Spanish court rules on conservative party's slush fund use

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FILE - In this Monday, May 28, 2018 file photo, Former Popular Party's treasurer Luis Barcenas arrives to the National Court. A top Spanish court has delivered a 2-year prison term to the former treasurer of Spain's powerful conservative party for using a slush fund to pay for the renovation of the party's headquarters. (AP Photo/Francisco Seco)

MADRID (AP) — A top Spanish court has given a 2-year prison term to the former treasurer of Spain's powerful conservative party for using a slush fund to pay for the renovation of the party's headquarters more than a decade ago.

In Thursday's ruling, Spain's National Court said it couldn't establish if the leaders of the Popular Party were directly aware of the actions of Luis Bárcenas, the party's powerful accountant between 1990 and 2008.

But it found the party guilty of saving 123,669 euros ($143,000) in unpaid corporate taxes by failing to disclose the shadowy payment of more than 1 million euros in cash for the facelift of the party's offices in central Madrid.

The Popular Party, which ruled Spain between 1996-2004 and 2011-2018, is currently the main opposition force to a Socialist-led progressive coalition, but the party has been haunted by illegal kickbacks and parallel party accounting.

A 2017 trial had already established that the Popular Party benefited from a kickbacks scheme for which Bárcenas was convicted and given a 29-year prison term. This time, the National Court was trying to establish if the Popular Party's office renovation up to 2010 had been paid for with the slush fund that the treasurer largely built on bribes.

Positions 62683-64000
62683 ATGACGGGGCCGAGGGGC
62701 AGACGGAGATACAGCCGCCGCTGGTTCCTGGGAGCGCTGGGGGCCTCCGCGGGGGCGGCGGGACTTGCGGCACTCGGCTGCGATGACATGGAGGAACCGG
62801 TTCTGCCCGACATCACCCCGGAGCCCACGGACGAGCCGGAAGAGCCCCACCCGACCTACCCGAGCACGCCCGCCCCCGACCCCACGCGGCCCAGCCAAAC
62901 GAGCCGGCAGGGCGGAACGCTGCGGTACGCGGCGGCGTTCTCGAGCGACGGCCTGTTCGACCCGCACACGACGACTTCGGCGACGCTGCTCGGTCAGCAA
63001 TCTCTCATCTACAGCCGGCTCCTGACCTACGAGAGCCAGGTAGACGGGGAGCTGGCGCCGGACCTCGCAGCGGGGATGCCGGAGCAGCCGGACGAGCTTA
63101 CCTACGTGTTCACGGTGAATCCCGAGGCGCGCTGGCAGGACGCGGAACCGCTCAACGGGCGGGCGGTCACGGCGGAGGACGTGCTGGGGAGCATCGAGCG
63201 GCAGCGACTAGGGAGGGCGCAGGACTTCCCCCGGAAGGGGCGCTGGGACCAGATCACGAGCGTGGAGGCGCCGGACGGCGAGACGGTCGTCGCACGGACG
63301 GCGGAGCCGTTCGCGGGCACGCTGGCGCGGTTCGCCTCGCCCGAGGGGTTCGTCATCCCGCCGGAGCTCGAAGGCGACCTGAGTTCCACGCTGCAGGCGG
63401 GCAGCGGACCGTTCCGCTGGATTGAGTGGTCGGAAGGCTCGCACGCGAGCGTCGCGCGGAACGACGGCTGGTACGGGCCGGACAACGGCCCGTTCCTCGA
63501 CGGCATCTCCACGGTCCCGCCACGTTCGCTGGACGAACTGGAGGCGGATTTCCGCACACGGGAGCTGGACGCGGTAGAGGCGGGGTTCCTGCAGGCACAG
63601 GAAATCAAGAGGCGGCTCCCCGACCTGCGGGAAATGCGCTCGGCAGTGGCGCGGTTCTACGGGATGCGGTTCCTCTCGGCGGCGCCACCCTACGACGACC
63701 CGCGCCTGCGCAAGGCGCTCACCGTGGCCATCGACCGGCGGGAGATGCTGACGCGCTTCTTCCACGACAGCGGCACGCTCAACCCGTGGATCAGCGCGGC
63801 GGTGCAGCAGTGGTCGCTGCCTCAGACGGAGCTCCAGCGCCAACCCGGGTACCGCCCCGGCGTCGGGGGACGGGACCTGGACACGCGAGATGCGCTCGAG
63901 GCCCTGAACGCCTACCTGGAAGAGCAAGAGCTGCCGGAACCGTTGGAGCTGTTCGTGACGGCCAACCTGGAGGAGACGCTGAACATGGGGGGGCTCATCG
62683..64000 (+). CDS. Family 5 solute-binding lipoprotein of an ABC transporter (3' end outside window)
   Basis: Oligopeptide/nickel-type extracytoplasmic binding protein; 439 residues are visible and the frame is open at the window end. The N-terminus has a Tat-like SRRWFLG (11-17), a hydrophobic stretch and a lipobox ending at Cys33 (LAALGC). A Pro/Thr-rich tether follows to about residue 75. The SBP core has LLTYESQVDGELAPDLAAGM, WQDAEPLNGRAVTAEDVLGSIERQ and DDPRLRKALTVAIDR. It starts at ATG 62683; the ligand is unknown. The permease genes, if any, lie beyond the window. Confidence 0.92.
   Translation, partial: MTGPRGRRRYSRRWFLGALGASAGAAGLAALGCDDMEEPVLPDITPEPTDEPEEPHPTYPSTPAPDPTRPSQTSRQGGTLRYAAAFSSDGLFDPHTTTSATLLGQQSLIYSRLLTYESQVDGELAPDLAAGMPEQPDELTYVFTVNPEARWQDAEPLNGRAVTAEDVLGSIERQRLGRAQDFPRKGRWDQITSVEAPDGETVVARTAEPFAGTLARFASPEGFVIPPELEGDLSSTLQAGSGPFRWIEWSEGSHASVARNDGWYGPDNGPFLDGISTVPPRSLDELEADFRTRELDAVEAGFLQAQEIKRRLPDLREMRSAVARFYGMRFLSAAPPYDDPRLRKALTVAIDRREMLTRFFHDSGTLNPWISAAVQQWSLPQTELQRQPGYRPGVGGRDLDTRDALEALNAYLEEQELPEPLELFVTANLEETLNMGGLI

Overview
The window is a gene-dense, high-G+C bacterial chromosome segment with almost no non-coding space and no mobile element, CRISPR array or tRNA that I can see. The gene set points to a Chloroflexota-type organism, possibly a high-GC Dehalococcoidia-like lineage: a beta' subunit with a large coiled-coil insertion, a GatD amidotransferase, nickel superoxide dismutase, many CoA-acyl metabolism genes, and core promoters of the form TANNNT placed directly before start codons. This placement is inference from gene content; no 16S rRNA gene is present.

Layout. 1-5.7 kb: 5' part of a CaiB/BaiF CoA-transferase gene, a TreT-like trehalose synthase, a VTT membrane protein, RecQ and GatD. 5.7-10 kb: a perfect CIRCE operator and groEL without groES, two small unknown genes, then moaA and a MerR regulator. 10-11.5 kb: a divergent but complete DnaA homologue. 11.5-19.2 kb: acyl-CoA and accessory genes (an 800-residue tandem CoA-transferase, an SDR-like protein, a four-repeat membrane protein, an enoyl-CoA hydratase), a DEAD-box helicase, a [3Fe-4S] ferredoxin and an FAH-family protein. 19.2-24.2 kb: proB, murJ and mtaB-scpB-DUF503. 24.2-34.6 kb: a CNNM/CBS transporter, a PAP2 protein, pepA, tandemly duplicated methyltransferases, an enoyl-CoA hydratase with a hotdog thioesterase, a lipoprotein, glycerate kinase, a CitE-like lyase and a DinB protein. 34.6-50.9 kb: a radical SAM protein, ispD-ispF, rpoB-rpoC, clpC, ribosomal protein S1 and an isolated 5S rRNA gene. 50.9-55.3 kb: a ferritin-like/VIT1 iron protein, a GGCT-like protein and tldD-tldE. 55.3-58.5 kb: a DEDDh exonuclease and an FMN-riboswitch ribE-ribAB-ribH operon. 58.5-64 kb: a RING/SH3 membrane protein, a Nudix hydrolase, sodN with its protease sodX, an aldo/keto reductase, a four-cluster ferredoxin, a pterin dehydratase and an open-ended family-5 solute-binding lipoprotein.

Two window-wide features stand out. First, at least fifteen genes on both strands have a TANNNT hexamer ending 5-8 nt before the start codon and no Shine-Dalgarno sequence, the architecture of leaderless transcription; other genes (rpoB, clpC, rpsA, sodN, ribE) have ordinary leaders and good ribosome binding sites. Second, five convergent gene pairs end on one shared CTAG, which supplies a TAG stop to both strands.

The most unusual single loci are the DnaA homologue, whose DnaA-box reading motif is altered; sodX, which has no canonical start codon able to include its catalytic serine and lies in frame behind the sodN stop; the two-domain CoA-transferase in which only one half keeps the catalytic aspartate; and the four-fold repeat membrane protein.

The ruling said the payment was made “outside of the billing and official accounting” and that the deal was “not declared to the Public Treasury."

The court also fined Bárcenas 1.2 million euros. It also sentenced the two partners of the architectural firm who carried out the renovation to 2 years and 9 months behind bars.

José María Aznar and Mariano Rajoy, two former Spanish prime ministers and ex-Popular Party leaders, vehemently denied during the trial of having had any knowledge of the scheme. Rajoy was ousted from office in 2018 when the party's kickback scheme was brought to court.

In an effort to distance himself from the party's murky past, their successor, Pablo Casado, has vowed to relocate the Popular Party's offices out of the symbolic headquarters in the heart of Madrid.

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